Interview on Collaborative Innovation with Min Basadur and Sam Malatesta, Founder, Malatesta Capital Corp., moderated by Paul Almas
Paul: It was on the last day of 2008, Bruce Nussbaum, the innovation guru for Business Week Magazine posted in his blog that innovation died in 2008, killed off by overuse, misuse, narrowness, incrementalism and failure to evolve. He suggested that we needed a deeper, more robust concept. Min, to help us gain context for this discussion today could you give us a succinct definition of collaborative innovation as you view it?
Min: One problem is that the word, “Innovation” probably means a hundred different things to a hundred different people, each of whom may be totally unaware that others do not share his/her concept. I believe that many organizations have considered innovation to be some sort of breakthrough result that you get once in a while in some mysterious way or by luck or accident but not by doing any different kind of thinking. However you define it, innovation requires radically different attitudes, behaviors and thinking skills every day in every way. In my experience, many corporations who say that they crave innovation, cannot break away from their all out pursuit of the short term sales and profits that their routine, commodity-like products and services provide to actually try a different approach. They fear taking time away from such low margin pursuits (a mediocre bird in the hand) in favor of investing in uncomfortable new methods of conducting their business, methods which may not produce immediate financial returns.
Research shows that the most effective organizations do three things better than their competitors: 1) They react quickly and positively to sudden unexpected, unanticipated events; 2) they relentlessly improve their current products, services and procedures; and 3) they continually work to discover brand new problems of their customers and potential customers (society as a whole) and then solve them in the form of breakthrough new products and services. Top Japanese companies call the activity of discovering new problems “looking for the golden eggs”. This third thing that effective organizations do truly can be called a definition of “innovation” and in my experience, many businesses, small medium and large, are totally blind to what this means and especially the shift in mind-set required to achieve it.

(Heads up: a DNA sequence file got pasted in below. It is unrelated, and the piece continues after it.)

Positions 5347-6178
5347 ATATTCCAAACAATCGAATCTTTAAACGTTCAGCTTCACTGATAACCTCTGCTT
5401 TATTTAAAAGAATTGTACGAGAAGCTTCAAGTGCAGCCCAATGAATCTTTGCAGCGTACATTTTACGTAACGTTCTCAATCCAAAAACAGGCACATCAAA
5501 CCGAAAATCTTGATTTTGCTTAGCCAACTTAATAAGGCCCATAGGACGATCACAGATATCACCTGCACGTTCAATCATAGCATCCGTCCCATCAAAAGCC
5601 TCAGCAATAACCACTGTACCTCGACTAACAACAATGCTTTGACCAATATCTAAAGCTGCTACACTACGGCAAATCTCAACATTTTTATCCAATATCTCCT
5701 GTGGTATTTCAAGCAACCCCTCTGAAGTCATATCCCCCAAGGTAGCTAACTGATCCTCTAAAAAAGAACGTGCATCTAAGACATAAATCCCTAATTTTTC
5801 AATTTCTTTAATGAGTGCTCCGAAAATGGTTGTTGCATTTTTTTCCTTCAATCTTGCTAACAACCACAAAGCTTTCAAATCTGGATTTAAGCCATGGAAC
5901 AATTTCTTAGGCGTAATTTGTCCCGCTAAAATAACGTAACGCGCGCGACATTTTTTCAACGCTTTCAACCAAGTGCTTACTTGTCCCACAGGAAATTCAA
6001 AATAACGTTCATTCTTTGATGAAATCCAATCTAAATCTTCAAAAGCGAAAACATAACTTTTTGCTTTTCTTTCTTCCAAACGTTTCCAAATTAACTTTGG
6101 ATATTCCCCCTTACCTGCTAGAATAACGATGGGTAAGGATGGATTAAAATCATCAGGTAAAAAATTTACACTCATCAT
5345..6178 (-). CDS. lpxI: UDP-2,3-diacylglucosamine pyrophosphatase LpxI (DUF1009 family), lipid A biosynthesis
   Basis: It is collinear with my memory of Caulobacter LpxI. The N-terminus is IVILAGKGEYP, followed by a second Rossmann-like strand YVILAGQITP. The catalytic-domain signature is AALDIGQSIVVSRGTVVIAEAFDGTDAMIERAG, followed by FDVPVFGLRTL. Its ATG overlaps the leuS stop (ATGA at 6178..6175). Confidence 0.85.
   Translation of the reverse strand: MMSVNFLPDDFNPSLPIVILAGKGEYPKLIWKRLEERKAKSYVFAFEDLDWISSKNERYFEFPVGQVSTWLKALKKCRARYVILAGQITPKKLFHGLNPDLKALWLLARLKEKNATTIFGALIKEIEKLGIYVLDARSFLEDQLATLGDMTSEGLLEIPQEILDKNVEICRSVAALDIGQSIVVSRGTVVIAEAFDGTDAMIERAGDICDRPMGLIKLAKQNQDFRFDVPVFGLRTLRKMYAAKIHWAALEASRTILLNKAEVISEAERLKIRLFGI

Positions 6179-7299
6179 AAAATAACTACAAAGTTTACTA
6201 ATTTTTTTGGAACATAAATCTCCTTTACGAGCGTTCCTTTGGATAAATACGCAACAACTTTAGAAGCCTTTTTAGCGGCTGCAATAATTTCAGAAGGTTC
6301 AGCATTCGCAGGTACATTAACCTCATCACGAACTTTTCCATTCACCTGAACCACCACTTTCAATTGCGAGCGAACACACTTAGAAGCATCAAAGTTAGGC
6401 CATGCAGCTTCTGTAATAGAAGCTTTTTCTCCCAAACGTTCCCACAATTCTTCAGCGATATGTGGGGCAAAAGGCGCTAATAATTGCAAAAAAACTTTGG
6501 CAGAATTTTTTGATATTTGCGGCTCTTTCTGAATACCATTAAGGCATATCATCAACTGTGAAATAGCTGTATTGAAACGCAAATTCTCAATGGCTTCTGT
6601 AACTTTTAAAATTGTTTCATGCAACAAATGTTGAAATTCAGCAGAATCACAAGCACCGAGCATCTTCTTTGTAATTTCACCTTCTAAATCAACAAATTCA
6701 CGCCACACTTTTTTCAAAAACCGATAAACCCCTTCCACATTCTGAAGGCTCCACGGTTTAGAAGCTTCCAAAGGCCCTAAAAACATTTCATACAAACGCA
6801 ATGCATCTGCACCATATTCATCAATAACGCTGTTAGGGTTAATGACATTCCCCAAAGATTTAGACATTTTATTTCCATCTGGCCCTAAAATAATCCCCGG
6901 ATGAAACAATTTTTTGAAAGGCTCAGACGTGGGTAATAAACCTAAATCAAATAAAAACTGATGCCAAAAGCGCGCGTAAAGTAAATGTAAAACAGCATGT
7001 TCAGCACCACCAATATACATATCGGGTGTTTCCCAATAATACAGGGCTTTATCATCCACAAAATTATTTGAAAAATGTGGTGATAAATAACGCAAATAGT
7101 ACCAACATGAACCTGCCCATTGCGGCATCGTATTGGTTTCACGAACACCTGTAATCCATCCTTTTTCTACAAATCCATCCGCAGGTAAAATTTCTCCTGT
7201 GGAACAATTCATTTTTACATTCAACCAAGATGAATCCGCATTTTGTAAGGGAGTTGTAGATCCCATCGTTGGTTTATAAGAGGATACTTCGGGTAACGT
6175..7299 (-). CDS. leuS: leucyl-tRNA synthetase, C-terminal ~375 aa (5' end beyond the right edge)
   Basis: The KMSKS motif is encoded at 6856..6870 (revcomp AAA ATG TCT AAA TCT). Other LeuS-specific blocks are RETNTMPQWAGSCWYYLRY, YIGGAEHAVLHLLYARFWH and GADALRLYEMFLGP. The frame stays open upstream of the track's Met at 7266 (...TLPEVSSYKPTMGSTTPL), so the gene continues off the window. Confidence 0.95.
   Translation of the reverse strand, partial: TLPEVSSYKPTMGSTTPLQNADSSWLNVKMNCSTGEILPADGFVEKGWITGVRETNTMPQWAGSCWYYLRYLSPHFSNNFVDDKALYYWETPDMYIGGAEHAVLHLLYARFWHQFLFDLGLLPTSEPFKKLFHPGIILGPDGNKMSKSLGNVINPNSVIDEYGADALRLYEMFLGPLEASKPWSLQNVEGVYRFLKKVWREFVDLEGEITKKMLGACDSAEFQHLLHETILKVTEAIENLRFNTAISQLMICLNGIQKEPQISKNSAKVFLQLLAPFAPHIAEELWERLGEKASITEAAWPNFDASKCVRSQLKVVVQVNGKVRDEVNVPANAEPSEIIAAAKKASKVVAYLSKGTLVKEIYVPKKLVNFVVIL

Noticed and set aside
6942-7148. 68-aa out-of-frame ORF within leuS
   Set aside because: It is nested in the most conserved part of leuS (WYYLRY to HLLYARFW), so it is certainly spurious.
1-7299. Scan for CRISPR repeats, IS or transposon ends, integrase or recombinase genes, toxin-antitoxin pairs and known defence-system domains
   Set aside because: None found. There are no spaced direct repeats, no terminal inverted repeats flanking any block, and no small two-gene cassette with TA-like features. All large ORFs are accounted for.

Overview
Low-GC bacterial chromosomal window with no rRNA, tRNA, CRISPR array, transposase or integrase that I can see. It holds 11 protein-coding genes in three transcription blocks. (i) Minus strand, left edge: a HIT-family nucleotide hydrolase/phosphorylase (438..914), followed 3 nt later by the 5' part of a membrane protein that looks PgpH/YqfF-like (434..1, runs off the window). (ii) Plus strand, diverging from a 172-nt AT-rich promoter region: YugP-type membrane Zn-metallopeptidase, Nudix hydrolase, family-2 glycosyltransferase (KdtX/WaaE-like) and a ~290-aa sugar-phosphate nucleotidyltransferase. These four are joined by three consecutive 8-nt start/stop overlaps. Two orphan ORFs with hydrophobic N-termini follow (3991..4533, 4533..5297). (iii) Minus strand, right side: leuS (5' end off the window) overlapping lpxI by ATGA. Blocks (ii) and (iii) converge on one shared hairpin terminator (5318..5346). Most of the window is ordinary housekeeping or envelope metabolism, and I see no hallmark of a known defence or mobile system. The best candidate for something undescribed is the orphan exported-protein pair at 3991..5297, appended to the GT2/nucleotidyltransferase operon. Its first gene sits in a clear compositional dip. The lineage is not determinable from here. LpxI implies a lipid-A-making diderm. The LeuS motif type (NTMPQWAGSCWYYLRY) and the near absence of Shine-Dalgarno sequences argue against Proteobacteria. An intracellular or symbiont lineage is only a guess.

One organization with its eyes wide open is my alma mater, P&G. I recently received an email as a member the P&G Global Alumni Network regarding the company's new Connect + Develop Program. The company is looking for anti-bacterial actives for liquid detergent applications. They are broadcasting this need all over the world. In my days, P&G invented everything internally; owned all the intellectual property rights; almost never collaborated with external partners. It appears that a culture change is underway, and quoting from the email: “P&G has moved from "Not Invented Here" to "Proudly Found Else-where." P&G now looks external first for best-in-class solutions to its innovation needs. And P&G defines innovation broadly - technology, "cooked products" in market, packaging, design, manufacturing processes, new business models, new ways to go-to-market, and trademark licensing. “ Obviously, the new P&G “gets it” and understands the old way of thinking doesn't cut it anymore.
Collaborative innovation one of the easiest and most concrete ways that a company can begin shifting into the innovation mode. Simply put, collaborative innovation means getting people who don't normally work together, perhaps a supplier and a customer, (and perhaps even a customer's customer or a supplier's supplier) into the same room to look for solutions to problems using a proven creative problem solving methodology. That will always generate new ideas. By working together the problem expands and becomes more complex and more lucrative than originally thought. Fresh solutions begin emerging as do new angles on the problem. Often, unexpected new ideas start popping up that have nothing to do with the original subject matter; they are new ideas and opportunities for all participants that would not have come otherwise. So collaborative innovation is simply getting a bunch of people together and helping them think differently about a problem that they are both interested in and ending up with the unexpected – I think the key words are "unexpected results."
Sam: May I add something to that? I think what collaborative innovation is going to mean to the next generation will be two things – a mindset and a process. If you don't have the mindset, process doesn't mean anything. Its both the mindset and the process through which members of a value chain do two things – think and work together to solve complex problems by developing creative ideas and a unique format for strategic implementation. You need a framework to implement strategy and I think that's part of what working together delivers.
Paul: Thanks Sam. Your comments lead into the realities of this dismal business climate we are in that may last through 2009, perhaps longer. It’s the deepest global recession in memory with characteristics that are even puzzling the experts. In what way does this chaos and uncertainty shape conventional concepts we have of collaborative innovation?